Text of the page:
Wanting to Break Free:
The Delaware Chancery Court Strikes Down
Cantor Fitzgerald's Non-Compete Clauses
Non-compete agreements are ubiquitous in the securities industry. Hardly any employee of a securities firm, be they broker, advisor, investment banker, or trader, has not at one point or another in their career been required to sign an employment agreement that prohibits them from competing against the firm for some time after they leave the firm. Generally, these provisions fall into two categories. Some prohibit an ex-employee from soliciting his coworkers, generally for a period of a year or two years. Others forbid a terminated employee from working for a competitor for anytime from six months to a year or more. That’s the one I want to talk about today.
These clauses rarely find their way into the courts for a couple of reasons. For one thing most of these disputes are settled in a FINRA arbitration. FINRA awards are not considered precedent even if they are rationally explained, and they seldom are. Since FINRA arbitrations don’t leave much of a paper trail, they don’t teach us anything about the validity of non-competes. But on a more practical level, these clauses tend to have an in terrorem effect. No potential next employer is going to hire someone who is subject to non-compete agreement, for fear of being sued the former employer. For those reasons, non-compete agreements in the financial industry have tended to be self-enforcing, with no good way to attack them.
And many of us think they are eminently attackable, if only they could be brought into the daylight of a real courtroom. Non-competition agreements in other contexts are generally enforceable only if they are reasonable in duration, geographic breadth, economic consequence, and tailored to protect the employer’s legitimate business interests. They are not enforced if the effect is to unduly prevent someone from being able to work. We don’t want to add to the welfare rolls, and it is generally better for society to keep well-paid financial professionals employed and paying taxes. So that’s the basic balance to be struck.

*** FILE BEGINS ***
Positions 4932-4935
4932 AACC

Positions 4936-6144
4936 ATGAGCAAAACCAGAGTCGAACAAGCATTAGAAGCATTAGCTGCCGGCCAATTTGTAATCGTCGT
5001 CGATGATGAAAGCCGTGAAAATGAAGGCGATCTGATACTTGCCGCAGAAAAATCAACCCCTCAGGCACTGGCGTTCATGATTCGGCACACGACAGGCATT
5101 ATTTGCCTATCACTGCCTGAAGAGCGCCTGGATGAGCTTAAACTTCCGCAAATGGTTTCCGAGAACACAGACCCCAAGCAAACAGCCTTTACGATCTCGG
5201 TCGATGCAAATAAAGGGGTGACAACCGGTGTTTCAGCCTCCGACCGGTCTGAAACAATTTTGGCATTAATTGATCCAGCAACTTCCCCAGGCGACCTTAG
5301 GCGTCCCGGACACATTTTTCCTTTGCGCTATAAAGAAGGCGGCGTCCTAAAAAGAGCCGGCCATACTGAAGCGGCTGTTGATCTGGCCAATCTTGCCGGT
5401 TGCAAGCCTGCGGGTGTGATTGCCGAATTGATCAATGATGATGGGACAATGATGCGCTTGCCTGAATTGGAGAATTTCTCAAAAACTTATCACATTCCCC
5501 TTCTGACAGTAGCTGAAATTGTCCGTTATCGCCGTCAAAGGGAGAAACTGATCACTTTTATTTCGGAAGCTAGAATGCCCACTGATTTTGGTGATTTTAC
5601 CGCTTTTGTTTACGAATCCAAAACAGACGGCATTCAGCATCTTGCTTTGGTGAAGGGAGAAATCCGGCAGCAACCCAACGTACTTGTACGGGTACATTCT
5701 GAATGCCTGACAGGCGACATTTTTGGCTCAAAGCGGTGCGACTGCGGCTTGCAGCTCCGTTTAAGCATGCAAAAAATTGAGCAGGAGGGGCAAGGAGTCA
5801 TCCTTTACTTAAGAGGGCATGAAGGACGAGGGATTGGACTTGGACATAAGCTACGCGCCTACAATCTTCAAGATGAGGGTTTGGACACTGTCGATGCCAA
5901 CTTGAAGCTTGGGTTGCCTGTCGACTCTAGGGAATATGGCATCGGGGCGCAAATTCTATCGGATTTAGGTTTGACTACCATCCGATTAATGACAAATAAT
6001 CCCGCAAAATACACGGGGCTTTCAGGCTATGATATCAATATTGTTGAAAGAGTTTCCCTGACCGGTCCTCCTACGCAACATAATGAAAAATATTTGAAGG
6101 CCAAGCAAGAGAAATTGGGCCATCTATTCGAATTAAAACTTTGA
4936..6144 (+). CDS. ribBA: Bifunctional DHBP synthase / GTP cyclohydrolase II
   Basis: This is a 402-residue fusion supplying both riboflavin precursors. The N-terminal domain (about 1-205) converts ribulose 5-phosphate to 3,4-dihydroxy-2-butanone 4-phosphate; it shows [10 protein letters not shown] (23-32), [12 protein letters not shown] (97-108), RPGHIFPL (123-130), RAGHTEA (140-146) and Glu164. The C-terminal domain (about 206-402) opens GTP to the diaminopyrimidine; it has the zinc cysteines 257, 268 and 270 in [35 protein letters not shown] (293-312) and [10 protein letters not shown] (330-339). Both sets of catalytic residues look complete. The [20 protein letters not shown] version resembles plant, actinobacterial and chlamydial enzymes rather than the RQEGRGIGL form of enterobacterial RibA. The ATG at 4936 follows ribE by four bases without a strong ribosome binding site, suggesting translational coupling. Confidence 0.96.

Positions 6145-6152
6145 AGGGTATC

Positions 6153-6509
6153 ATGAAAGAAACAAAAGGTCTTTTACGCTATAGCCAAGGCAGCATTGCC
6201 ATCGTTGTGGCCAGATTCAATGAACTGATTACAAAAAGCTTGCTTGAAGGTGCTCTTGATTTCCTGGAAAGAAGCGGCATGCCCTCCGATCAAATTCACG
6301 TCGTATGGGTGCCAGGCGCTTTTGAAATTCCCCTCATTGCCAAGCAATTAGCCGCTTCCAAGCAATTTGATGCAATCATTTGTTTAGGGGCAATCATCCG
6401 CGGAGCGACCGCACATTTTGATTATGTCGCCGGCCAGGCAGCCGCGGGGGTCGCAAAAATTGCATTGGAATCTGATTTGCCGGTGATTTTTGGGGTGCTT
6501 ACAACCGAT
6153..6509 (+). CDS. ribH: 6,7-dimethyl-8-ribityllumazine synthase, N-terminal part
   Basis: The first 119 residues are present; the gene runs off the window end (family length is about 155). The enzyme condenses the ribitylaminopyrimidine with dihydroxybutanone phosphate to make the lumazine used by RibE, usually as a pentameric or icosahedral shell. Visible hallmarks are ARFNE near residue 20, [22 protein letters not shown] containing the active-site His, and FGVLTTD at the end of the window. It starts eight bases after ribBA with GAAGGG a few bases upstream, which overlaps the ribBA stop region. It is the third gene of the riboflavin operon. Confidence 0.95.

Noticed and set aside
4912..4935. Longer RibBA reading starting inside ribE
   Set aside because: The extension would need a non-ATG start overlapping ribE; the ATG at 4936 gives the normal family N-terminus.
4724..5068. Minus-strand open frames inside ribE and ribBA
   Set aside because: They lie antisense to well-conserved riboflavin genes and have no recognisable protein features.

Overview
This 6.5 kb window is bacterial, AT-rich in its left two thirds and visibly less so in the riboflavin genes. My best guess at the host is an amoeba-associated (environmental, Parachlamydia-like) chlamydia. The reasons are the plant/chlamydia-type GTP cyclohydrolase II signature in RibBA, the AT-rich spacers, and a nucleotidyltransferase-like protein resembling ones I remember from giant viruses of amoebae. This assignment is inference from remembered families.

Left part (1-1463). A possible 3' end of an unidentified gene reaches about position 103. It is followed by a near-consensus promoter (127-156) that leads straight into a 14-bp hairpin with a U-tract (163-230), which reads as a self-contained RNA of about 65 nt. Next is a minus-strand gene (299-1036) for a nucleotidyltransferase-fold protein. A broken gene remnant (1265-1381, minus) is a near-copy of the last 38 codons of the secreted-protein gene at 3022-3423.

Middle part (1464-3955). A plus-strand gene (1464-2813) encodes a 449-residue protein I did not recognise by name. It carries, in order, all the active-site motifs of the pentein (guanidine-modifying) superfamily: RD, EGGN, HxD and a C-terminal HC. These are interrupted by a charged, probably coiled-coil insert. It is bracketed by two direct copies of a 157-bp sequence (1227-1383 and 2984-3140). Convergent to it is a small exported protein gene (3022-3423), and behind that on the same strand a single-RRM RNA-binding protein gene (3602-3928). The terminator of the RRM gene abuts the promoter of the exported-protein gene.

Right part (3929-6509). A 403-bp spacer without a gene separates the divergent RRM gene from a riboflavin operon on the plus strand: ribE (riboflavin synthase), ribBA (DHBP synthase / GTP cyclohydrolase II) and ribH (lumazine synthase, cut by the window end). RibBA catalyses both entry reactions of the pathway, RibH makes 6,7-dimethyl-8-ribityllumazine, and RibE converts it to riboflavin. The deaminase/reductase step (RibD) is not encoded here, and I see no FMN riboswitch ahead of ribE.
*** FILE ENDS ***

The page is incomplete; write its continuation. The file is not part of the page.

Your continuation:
However, the nature of financial markets is such that to put an investment professional on the beach for a year or even six months is generally to risk destroying their career. Their success is built on keeping and growing relationships. As all of us who have lost touch with old friends know, relationships go stale if they are not regularly nurtured. The real reason that firms insist on these non-compete agreements is so they can develop new relationships with the ex-employee’s customers and contacts without the ex-employee interfering. The end result, for most industry professionals, is that when they come off the beach, they find their old contacts have made new “friends” so that they have to restart their careers from near scratch. I think these non-compete provisions are so onerous in their ability to destroy a professional’s livelihood that a real court is unlikely to enforce them.